Henry I. Miller and Greg Conko–Stop the Idiocy

Opposition to Genetic Modification (GM) or genetically engineered (GE) food crops has developed an undeserved status as a priority in the enviro fanatics world, considering that they are preventing important food improvements.

The anti GM GE movement is causing great harm.

The green revolution that feeds millions more than was projected by the Malthusian pessimists is based on good genetic modification of food crops.

Now the nuts and the flakes of California have decided they need to warn people about GM.

To what advantage?

Henry Miller MD and Greg Conko are doing important work. Golden Rice is just one example, but there are others.

http://www.forbes.com/sites/henrymiller/2012/10/08/genetically-engineered-in-california-a-food-label-we-dont-need/

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13 responses to “Henry I. Miller and Greg Conko–Stop the Idiocy

  1. This proposition was defeated in 2012 by 51% of the votes.
    Good thing too.
    I have family that have hobby farms that they supplement their incomes with and they would have had to submit their produce to labs on a regular basis to prove that it was not GMO.
    There is no way they could have supported the cost and effort to do this for EVERY different variety of crops.
    It is an example of the government killing small operations by making it only financially viable to operate on a large scale.

    • You do realize that the label deal was not started by the government don’t you? Let’s place the hate where it belongs, right at the feet of food activists.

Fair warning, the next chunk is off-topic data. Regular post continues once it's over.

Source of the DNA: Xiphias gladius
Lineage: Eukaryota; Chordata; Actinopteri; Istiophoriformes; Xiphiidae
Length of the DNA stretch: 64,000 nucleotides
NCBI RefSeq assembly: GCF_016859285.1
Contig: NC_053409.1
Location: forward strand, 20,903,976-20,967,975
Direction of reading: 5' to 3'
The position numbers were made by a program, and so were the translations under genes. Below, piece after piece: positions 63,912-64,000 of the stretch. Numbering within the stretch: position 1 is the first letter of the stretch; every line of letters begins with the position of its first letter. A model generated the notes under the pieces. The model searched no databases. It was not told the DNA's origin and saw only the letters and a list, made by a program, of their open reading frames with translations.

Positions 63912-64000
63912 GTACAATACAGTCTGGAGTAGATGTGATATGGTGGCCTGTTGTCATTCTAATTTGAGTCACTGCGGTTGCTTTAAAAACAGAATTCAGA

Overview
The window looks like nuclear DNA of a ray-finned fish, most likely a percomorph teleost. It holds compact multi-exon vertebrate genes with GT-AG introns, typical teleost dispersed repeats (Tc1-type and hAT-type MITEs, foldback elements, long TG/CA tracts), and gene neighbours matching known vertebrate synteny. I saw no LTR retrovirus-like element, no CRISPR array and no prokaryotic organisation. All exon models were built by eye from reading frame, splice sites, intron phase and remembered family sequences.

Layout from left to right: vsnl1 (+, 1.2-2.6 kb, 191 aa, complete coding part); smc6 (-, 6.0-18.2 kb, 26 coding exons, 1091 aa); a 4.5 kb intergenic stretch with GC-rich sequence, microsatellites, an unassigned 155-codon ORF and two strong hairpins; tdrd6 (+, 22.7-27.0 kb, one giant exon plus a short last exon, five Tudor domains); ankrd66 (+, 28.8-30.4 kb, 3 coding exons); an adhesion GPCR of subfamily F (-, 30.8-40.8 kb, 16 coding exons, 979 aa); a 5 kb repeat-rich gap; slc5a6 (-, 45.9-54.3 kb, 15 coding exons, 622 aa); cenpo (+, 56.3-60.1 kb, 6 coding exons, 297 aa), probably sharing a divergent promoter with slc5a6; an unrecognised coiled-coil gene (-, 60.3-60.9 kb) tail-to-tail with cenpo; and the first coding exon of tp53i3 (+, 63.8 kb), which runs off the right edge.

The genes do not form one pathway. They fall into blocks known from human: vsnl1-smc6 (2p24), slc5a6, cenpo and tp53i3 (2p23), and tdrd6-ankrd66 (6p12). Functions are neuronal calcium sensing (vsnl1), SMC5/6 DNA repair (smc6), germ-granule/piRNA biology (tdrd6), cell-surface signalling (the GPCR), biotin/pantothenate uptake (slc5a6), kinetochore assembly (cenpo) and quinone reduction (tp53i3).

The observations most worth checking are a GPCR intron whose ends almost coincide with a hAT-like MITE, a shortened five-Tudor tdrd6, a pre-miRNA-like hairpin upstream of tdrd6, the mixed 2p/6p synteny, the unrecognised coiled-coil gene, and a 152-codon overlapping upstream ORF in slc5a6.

• efffectively, those pressure groups are the government…

      • How about we blame the food activists for being crony capitalist morons, and we blame the politicians for caving to the demands of a loud minority in exchange for whatever kick-backs and increases in power they received. I have plenty of hate to go around :)

      • True enough, but the willingness of the government in places like the People’s Republik of Kalifornia to collaborate with these extremists is disgusting.
        Their habit of making regulations that make life simple for themselves and untenable for us is worse.

  2. “To what advantage?” Pure cronyism. Organic farmers can’t compete. They can rail about health and nature all they want, but at the end of the day, most people just can’t afford to pay $4 for a tomato. As usual the standard practice is to run to the government to make the other guys raise prices and advertise against themselves.

  3. Well written piece. The anti GMO/GE position looks like a continuation of the historical belief in good and bad foods, foods with magical properties and the like. We’ve been genetically engineering food and animals for a good piece of human history. Anyone want to tell me that a Holstein is a natural bovine variant?
    GE/GMO seems to be a faster way to get through the selective breeding process. I’ve thought for a long time that some of this is because a majority of people don’t know where their food comes from or much about producing food. I’m not sure about that. A lot of highly educated people seem to fall into the “healthier” natural, organic, non-GMO foods are best class. Maybe they ought to try taking a hoe to 20 acres to remove grass. Maybe they would be a little more amenable to Roundup tolerant.